Definition of discord in English:

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Pronunciation: /ˈdɪskɔːd/
[mass noun]
1Disagreement between people: a prosperous family who showed no signs of discord
More example sentences
  • That will not be accomplished by bickering and discord and infighting on a grand scale.
  • When you notice these vices - envy, discord, contention, quarrelling - chances are your place of work is in need of a spirituality for the work place.
  • There are signs of discord in the clubhouse, however.
strife, conflict, friction, hostility;
disagreement, lack of agreement, dissension, dispute, difference of opinion, discordance, disunity, division, incompatibility, variance;
antagonism, antipathy, enmity, opposition, bad feeling, ill feeling, bad blood, argument, quarrelling, squabbling, bickering, wrangling, feuding, contention, clashing, falling-out, war, vendetta
archaic jar
rare disaccord
1.1Lack of agreement or harmony between things: the discord between indigenous and Western cultures
More example sentences
  • But at today's meetings and agreements, discord was quite apparent in the Group of Eight.
  • During periods of social upheaval or political discord, they experience heightened levels of violence and trauma, both physical and psychological, both within the home and outside it.
  • Scorn and religious guilt are not solutions to social discord.
2 Music Lack of harmony between notes sounding together: the music faded in discord
More example sentences
  • Then an unwelcome sound stumbled into the song - one of discord - a sour note that did not belong and that would change everything.
  • Since the music unfolds within the set framework of the raga, there is more harmony and less discord.
  • With his best concentration it was still beyond him, the rhythms too disjointed, the shifts from discord into harmony too complex.
dissonance, discordance, lack of harmony, disharmony, cacophony, jarring, jangling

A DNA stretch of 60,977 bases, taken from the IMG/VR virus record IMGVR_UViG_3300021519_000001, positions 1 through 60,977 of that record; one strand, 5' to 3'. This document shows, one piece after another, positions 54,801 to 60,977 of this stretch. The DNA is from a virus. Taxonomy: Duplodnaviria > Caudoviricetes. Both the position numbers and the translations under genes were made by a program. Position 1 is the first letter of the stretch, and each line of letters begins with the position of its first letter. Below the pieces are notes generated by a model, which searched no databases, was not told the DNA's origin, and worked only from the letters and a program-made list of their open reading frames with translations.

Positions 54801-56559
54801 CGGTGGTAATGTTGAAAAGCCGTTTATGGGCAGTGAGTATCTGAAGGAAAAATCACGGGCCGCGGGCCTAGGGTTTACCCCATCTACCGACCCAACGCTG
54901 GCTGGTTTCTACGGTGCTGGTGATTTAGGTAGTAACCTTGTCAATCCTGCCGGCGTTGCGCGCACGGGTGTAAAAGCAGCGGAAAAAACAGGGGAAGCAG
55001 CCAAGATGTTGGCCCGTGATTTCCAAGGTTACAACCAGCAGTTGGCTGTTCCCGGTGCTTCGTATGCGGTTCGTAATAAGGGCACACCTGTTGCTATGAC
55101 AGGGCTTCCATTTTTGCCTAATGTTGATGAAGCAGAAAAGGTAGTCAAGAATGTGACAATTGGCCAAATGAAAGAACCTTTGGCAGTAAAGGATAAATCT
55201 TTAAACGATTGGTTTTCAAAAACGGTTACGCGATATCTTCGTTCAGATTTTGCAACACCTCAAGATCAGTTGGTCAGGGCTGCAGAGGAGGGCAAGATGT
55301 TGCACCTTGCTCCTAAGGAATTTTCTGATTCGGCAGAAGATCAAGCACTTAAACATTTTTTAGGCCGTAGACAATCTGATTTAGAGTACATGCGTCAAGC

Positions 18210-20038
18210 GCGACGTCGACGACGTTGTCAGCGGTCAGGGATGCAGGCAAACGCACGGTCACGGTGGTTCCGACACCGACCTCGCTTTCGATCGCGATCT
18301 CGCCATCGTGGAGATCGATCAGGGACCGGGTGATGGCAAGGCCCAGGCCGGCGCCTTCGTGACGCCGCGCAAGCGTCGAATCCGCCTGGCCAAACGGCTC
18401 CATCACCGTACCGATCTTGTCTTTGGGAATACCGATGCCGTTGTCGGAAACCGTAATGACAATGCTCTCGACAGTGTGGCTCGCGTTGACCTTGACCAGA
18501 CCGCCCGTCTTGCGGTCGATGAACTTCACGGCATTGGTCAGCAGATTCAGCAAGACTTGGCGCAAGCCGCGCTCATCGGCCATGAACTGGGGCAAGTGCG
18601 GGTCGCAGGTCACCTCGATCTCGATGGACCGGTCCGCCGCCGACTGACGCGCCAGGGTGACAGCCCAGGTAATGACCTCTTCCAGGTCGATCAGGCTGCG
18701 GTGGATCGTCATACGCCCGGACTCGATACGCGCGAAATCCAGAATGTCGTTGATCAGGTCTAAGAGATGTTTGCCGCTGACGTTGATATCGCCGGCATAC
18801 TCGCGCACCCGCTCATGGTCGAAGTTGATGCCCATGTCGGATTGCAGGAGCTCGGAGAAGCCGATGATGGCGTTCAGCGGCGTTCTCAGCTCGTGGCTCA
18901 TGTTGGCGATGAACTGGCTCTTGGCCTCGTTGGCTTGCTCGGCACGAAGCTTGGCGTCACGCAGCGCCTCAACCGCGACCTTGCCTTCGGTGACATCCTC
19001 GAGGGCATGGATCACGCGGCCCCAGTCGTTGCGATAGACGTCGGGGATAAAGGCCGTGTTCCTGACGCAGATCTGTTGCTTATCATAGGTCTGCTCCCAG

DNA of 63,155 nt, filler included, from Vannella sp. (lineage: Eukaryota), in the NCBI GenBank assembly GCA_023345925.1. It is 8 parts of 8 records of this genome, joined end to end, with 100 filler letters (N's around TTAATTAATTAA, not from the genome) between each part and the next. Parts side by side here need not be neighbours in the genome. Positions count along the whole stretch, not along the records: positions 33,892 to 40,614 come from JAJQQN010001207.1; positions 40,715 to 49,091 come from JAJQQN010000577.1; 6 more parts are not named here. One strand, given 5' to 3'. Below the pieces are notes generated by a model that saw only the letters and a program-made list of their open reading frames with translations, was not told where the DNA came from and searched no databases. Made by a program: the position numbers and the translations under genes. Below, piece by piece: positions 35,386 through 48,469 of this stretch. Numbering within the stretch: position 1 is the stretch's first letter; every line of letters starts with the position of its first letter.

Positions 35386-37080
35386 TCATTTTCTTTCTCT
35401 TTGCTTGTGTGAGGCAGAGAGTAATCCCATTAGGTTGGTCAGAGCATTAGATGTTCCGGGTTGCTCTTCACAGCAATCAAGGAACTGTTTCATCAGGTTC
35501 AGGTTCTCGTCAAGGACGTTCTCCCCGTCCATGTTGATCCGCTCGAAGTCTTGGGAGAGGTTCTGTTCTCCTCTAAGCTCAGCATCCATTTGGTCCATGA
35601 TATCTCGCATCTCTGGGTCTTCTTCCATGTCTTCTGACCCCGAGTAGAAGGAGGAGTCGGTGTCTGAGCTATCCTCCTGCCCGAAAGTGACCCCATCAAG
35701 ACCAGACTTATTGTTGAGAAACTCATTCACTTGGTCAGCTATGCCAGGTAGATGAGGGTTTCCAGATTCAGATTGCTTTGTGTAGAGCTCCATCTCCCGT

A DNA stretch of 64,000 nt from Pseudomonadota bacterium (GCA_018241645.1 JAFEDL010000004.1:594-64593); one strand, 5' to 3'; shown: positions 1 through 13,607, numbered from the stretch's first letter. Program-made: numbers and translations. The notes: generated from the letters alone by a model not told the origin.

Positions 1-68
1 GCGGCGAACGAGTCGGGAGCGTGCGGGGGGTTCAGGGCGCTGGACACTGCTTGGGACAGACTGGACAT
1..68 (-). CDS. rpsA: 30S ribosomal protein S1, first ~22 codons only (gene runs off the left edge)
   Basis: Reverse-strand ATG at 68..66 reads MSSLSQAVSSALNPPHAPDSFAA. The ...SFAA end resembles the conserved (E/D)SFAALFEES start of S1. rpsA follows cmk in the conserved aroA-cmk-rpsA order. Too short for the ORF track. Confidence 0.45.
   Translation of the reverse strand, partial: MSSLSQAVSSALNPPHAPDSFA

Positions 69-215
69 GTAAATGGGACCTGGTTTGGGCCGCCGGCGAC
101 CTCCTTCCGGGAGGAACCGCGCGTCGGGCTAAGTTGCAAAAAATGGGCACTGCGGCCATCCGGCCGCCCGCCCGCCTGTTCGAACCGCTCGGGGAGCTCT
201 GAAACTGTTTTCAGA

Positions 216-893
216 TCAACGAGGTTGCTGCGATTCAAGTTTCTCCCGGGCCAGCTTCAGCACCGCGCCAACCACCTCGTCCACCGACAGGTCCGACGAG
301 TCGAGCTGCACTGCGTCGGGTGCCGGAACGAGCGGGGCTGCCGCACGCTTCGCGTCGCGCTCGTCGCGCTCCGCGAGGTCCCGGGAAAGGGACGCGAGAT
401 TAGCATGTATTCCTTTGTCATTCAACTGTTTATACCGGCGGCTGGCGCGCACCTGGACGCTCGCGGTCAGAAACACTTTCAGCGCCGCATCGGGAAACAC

2.1 [count noun] A chord which (in conventional harmonic terms) is regarded as unpleasing or requiring resolution by another.
Example sentences
  • Haydn was again the chief model, but Beethoven introduced many daring innovations, including beginning the symphony with an out-of-key discord.
  • At times, however, music of great austerity and purity is shattered by painful, pounding discords.
  • Tuned to the harmonic series, it sounds along with the rhythm of the waves, and its sound is more ambient than tuneful, although you do hear elements of tune and resolving discords.
2.2 [count noun] Any interval except unison, an octave, a perfect fifth or fourth, a major or minor third and sixth, or their octaves.
Example sentences
  • Equally personal is Bellini's use of simple appoggiatura discords on strong beats, which combine with a ‘soft’ orchestration to give a movingly poignant effect.
2.3 [count noun] A single note dissonant with another.


Pronunciation: /dɪsˈkɔːd/
[no object] archaic
1(Of people) disagree: we discorded commonly on two points
More example sentences
  • And on her side gentle thoughts and simple pleasures were odious to Mrs. Becky; they discorded with her; she hated people for liking them; she spurned children and children-lovers.
  • The morn thereafter he discorded with Overbury, who would have him intend a suit that was unlawful.
  • The Frenchmen however discording with the English, departed and left Captain Morgan and his countrymen to seek fortune in their own way.
1.1(Of things) be different: the party’s views were apt to discord with those of the leading members of the government
More example sentences
  • In contemplation of the resentment of Hyder, and the progress of his power, the party, the views of which were apt to discord with those of the leading members of the government, had strongly urged upon them the necessity of making preparations against the invasion.
  • Exactly because of that reason I will need to discord with the part of the article defending that companies are able to ‘create’ needs within customers.


Middle English: from Old French descord (noun), descorder (verb), from Latin discordare, from discors 'discordant', from dis- (expressing negation, reversal) + cor, cord- 'heart'.

  • cordial from Middle English:

    The Latin word cordis meant ‘to do with the heart’, and this is the source and original meaning of cordial. It was not long before the adjective was being used to describe drinks as ‘comforting’ or ‘stimulating the heart’, and the core ‘heart’ meaning came to be applied to people too, in connection with actions or behaviour that seemed sincere and heartfelt—acting ‘from the heart’. The root, Latin cor ‘heart’, is the source of many words, including chord, discord (Middle English), and courage (Middle English). Heart itself came from the same ancient root.

For editors and proofreaders

Line breaks: dis|cord

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